Maine GOP plan to continue focus on “school choice,” race and LGBTQ books and curriculum in schools

Republican lawmakers plan to push again for so-called “school choice” and more parental control over what schools teach.

Senate Republicans signaled Tuesday that they plan to continue to focus on education issues that were prominent during last year’s Maine and national campaigns.

Senator James Libby of Standish, who teaches at Thomas College and Colby College, plans to introduce a school choice law modeled on a new law in Arizona that would allow parents to use state funds to send their children to private schools or public schools in others to send cities. While Libby says competition leads to better schools, opponents argue that school choice primarily benefits wealthier families and only undermines poorer schools.

Sen. Lisa Keim, R-Dixfield, told reporters Tuesday that she wants to make it easier for parents to know what books are available in classrooms and libraries. Keim, the Senate Minority Deputy Leader, has introduced legislation dealing with “Transparency in Public School Curriculum” and “Parents’ Rights in Education,” though the text of those bills is not yet available. But Keim said parents should be able to find information on a school’s website about books used in class or available in the library.

“We live in a busy world. We need to make sure it’s easy for parents to get that information and be able to quickly say, ‘Ok, I like that, I don’t like that,’ and work with their teachers and their local school board,” Keim said. “Im At the moment it is difficult for them to know what is actually used for textbooks and for this type of curriculum.”

But in Maine, decisions about curriculum and books to include in libraries are already being made at the local level, not by the state. While the Maine Department of Education offers guidance and optional resources, there is no state requirement that schools teach about gender issues or sexual orientation.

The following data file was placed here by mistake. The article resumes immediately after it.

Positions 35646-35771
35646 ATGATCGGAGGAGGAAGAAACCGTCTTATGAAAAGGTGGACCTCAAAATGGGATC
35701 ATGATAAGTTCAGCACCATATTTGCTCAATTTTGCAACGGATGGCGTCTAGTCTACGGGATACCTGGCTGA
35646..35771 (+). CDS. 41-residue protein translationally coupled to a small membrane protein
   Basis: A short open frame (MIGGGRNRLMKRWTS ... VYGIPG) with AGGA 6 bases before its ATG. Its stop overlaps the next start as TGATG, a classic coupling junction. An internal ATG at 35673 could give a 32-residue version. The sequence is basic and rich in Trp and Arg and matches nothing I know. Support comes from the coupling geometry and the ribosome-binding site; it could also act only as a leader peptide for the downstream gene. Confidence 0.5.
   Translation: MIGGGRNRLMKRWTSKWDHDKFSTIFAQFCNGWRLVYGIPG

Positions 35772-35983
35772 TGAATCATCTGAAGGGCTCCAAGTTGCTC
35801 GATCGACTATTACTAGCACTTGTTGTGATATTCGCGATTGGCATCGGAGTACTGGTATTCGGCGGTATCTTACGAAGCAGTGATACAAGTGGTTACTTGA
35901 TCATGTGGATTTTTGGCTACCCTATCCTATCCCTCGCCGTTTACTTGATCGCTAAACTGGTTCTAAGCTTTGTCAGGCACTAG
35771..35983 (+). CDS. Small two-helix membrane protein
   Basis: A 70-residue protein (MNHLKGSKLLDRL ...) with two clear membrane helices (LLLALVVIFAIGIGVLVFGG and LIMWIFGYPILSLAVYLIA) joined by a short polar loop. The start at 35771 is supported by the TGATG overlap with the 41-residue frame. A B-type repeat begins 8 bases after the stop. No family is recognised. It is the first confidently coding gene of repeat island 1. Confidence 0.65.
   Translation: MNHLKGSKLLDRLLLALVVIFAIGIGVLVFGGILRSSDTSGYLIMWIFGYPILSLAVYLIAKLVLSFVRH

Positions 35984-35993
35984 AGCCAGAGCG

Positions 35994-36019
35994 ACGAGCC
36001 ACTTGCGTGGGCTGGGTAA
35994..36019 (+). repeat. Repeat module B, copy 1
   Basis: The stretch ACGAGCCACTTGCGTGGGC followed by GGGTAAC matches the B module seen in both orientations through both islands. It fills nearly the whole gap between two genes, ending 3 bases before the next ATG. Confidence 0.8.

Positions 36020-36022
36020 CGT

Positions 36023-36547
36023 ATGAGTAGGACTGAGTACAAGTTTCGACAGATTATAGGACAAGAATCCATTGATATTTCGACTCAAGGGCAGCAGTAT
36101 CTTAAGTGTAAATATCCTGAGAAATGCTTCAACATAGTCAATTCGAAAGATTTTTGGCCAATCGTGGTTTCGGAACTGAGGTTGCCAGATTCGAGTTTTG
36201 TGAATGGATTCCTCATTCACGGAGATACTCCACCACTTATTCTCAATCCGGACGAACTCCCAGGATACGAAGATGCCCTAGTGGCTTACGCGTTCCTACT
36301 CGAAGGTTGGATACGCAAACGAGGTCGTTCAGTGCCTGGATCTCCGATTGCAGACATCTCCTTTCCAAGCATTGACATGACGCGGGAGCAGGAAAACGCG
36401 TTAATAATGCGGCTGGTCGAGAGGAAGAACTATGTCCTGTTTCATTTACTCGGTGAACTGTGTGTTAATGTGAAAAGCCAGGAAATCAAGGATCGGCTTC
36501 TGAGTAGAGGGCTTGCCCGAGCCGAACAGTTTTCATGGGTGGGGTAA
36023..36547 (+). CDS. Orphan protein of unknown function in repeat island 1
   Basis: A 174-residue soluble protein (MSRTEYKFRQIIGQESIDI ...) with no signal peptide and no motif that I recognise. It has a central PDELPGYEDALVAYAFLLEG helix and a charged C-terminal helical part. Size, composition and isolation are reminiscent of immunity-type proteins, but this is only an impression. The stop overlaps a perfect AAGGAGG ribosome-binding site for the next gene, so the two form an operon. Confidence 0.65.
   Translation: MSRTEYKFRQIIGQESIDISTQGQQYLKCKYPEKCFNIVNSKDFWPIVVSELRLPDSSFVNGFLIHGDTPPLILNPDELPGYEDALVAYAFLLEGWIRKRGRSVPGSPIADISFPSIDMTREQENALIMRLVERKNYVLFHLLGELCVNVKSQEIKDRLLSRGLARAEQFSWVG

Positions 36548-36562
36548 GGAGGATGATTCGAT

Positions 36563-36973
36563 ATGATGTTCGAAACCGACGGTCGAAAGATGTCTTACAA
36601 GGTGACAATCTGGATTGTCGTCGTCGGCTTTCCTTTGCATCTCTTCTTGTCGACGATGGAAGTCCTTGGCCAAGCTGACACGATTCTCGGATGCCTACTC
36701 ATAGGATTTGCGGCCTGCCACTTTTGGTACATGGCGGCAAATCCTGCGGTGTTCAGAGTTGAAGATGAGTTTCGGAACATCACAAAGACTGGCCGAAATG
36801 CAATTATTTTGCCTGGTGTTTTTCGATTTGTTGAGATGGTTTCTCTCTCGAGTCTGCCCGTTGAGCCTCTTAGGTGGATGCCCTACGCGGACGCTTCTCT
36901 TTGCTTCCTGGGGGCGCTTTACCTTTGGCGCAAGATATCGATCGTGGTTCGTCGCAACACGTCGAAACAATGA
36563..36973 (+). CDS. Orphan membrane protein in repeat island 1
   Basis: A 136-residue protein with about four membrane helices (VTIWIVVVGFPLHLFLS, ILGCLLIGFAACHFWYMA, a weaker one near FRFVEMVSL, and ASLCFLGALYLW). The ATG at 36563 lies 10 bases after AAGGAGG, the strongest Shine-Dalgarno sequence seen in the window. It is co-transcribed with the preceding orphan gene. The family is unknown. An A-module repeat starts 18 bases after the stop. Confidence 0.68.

The curriculum of instruction has been gripped by the political and cultural wars of race, sex, sexual orientation and gender identity across the country. Some parents are pushing to ban controversial books dealing with sexual situations and gender identity, citing the need for new “parental rights” over what their children are being taught. But education officials, as well as LGBTQ advocates, have accused conservatives of trying to silence freedom of expression while trying to ban educational and, in some cases, literary works that reflect a more inclusive and accepting society.

This debate has played out in several cities, where school boards have either accepted or rejected parental demands to ban certain books, which often deal with gender-based and sexual content. And in many school districts, parents can already request that their children be removed from class if they deem it inappropriate, or flag specific books not to remove their children from the library.

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